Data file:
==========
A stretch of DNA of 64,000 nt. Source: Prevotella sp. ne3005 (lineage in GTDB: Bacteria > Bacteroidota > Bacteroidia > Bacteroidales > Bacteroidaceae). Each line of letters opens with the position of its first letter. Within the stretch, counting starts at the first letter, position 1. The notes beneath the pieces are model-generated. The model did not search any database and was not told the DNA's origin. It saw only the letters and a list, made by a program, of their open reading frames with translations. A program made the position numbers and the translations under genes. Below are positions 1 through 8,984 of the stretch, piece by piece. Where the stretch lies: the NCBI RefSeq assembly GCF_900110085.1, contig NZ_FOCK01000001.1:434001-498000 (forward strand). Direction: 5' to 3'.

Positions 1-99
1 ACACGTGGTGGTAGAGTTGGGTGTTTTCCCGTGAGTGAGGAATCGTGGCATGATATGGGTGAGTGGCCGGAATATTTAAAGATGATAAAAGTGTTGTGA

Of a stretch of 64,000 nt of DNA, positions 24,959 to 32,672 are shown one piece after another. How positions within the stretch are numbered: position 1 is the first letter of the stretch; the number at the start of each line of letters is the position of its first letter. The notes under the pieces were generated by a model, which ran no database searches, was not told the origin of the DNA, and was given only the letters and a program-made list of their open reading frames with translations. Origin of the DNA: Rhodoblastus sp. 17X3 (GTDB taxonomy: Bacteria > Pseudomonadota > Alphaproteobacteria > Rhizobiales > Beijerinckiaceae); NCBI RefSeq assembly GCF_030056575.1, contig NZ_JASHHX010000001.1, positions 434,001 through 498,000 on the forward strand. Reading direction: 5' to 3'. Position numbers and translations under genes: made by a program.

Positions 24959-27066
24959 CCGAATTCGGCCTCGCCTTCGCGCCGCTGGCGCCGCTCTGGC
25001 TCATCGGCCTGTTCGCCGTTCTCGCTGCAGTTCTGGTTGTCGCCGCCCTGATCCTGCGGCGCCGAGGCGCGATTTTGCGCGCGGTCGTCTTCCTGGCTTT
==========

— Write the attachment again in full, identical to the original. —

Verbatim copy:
A stretch of DNA of 64,000 nt. Source: Prevotella sp. ne3005 (lineage in GTDB: Bacteria > Bacteroidota > Bacteroidia > Bacteroidales > Bacteroidaceae). Each line of letters opens with the position of its first letter. Within the stretch, counting starts at the first letter, position 1. The notes beneath the pieces are model-generated. The model did not search any database and was not told the DNA's origin. It saw only the letters and a list, made by a program, of their open reading frames with translations. A program made the position numbers and the translations under genes. Below are positions 1 through 8,984 of the stretch, piece by piece. Where the stretch lies: the NCBI RefSeq assembly GCF_900110085.1, contig NZ_FOCK01000001.1:434001-498000 (forward strand). Direction: 5' to 3'.

Positions 1-99
1 ACACGTGGTGGTAGAGTTGGGTGTTTTCCCGTGAGTGAGGAATCGTGGCATGATATGGGTGAGTGGCCGGAATATTTAAAGATGATAAAAGTGTTGTGA

Of a stretch of 64,000 nt of DNA, positions 24,959 to 32,672 are shown one piece after another. How positions within the stretch are numbered: position 1 is the first letter of the stretch; the number at the start of each line of letters is the position of its first letter. The notes under the pieces were generated by a model, which ran no database searches, was not told the origin of the DNA, and was given only the letters and a program-made list of their open reading frames with translations. Origin of the DNA: Rhodoblastus sp. 17X3 (GTDB taxonomy: Bacteria > Pseudomonadota > Alphaproteobacteria > Rhizobiales > Beijerinckiaceae); NCBI RefSeq assembly GCF_030056575.1, contig NZ_JASHHX010000001.1, positions 434,001 through 498,000 on the forward strand. Reading direction: 5' to 3'. Position numbers and translations under genes: made by a program.

Positions 24959-27066
24959 CCGAATTCGGCCTCGCCTTCGCGCCGCTGGCGCCGCTCTGGC
25001 TCATCGGCCTGTTCGCCGTTCTCGCTGCAGTTCTGGTTGTCGCCGCCCTGATCCTGCGGCGCCGAGGCGCGATTTTGCGCGCGGTCGTCTTCCTGGCTTT